F is for Fraud – S is for Shame – and D is for Dupont
A federal District Court judge on Thursday ruled that 113 Pompton Lakes residents can not sue Dupont for poisoning their homes with toxic chemicals. As sought by Dupont, the judge dismised the federal court case and issued an injunction blocking a state court lawsuit that had been filed as well.
Jim O’Neill at the Bergen Record wrote the story today, see: Pompton Lakes residents barred from suing DuPont
Basically, the case was thrown out because the judge found that a 2004 Settlement Agreement of a prior lawsuit included a broad liability waiver. The judge found that residents had waived their right to sue for vapor intrusion, despite the fact that they were not aware that vapor intrusion was a problem.
How could residents knowingly waive liability for risks and damages they weren’t even aware of and when information about vapor intrusion may have been witheld from them?
The judge ignored case precedent that would allow residents to sue Dupont. The opinion noted:
In general, settlement agreements will be honored absent a demonstration of fraud or other compelling circumstances.
In our view, the fact that people were poisoned in their homes for decades by a major corporate polluter demonstrates pretty “compelling circumstances”. Furthermore, there are serious questions of possible fraud, particularly in light of the chronology of events, as outlined below.
Essentially, just months after the ink was dry on the liability waivers and immediately after the binding arbitration cases all ended in March 2007, the vapor intrusion problem in Pompton Lakes was suddenly “discovered”.
We are to believe this was mere coincidence. Right.
If this decision is allowed to stand, it will provide economic incentives to polluters to withold information about toxic risks from regulators, courts, and the public.
I just find the whole story extremely hard to believe – the timing alone stinks out loud.
Here’s a copy of the decision– so you can read it for yourself.
Follow the chronology of the case closely, in light of the facts that:
- In 1984, Congress passed landmark legislation to amend RCRA, creating the Corrective Action Program that mandates cleanups at RCRA facilities;
- Dupont is a RCRA facility and groundwater at the Dupont site was known to be polluted by volatile organic chemicals in 1988;
- Dupont was legally bound to investigate and cleanup massive soil and groundwater pollution at their Pompton Lakes site under a 1992 EPA RCRA Corrective Action permit and a 1988 Administrative Consent Order (ACO) with the NJ DEP;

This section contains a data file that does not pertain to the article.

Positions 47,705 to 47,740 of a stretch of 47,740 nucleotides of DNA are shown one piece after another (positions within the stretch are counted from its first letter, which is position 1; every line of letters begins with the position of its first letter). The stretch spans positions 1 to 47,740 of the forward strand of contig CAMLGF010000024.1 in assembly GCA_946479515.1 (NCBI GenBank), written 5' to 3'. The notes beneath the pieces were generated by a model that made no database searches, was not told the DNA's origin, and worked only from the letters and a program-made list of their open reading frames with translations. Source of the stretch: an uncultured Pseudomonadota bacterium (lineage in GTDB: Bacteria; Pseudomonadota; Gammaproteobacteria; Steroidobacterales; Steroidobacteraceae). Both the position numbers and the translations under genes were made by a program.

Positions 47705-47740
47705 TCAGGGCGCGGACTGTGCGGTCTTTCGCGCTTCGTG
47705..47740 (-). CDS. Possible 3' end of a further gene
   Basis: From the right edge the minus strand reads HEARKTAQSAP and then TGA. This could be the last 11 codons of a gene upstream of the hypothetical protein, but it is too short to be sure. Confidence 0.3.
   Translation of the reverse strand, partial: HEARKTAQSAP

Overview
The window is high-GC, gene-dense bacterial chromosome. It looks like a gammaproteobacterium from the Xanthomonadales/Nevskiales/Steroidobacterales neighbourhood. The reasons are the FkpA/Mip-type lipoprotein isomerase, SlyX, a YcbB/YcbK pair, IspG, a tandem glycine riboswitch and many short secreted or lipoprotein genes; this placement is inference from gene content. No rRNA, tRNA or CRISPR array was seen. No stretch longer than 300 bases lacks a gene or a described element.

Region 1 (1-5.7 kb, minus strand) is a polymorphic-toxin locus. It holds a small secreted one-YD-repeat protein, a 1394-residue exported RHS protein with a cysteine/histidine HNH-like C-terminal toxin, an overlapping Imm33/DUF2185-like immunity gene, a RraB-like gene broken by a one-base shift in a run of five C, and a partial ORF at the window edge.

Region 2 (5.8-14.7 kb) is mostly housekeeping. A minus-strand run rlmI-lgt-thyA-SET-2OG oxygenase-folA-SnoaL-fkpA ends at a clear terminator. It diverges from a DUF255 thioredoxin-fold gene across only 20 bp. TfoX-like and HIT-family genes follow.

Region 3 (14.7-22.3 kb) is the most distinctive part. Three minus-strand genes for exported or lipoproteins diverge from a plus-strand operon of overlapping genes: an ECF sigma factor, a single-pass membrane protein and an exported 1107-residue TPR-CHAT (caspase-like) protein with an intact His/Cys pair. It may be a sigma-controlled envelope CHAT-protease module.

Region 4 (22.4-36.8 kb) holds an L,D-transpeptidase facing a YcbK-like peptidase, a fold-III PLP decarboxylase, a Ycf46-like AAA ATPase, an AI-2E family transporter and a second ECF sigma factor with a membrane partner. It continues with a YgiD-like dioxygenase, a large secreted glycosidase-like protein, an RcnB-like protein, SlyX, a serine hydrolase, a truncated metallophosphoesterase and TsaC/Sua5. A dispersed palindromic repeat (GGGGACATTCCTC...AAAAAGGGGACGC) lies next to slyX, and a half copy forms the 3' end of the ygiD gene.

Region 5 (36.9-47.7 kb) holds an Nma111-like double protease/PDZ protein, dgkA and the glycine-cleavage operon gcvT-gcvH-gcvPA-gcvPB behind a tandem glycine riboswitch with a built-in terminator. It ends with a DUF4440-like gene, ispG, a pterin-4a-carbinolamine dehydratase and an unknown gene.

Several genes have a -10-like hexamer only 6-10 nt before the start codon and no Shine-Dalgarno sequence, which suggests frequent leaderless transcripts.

- US EPA first adopted RCRA Corrective Action Vapor Intrusion Guidance in December 2001;
- The December 2001 EPA Guidance was updated and replaced by 2002 RCRA Vapor Intrusion Guidance
- A February 2002 DEP memo warned the NJ DEP Commissioner about risks from vapor intrusion and flaws in DEP regulation:
Indoor Air from Contaminated Groundwater
The issue is relatively new as it relates to vapors from dissolved constituent plumes entering homes at above chronic levels. This issue is not an isolated incident (Wall Township) and has become an issue across the country. As more cases of this type surface it may cause the protectiveness of sites with natural attenuation remedies and the protectiveness of the groundwater quality standards to be re-evaluated.
Based on this 2002 warning, NJ DEP adopted its own Vapor Intrusion Guidance in 2003 and updated it in 2005
The objective of the 2002 EPA RCRA Vapor Intrusion Guidance was:
The draft guidance (Evaluating the Vapor Intrusion to Indoor Air Pathway From Groundwater and Soils) examines a single exposure pathway–the “vapor intrusion pathway.” It is intended to be a screening tool to aid users in determining whether a vapor intrusion pathway is complete and, if so, whether the completed pathway poses an unacceptable risk to human health. A complete pathway means that humans are exposed to vapors originating from site contamination.
Vapor intrusion is no new discovery – the fundamental physics and chemistry are 100 years old.
By the mid 1980’s, the chemical industry fully understood the nature and magnitude of the legal liability, risks to human health, and huge cleanup costs associated with vapor intrusion, as well as the implications of EPA RCRA Corrective Action cleanup requirements.
To reduce these huge cleanup costs and legal liabilities the chemical industry adopted a strategy to attack EPA RCRA regulations.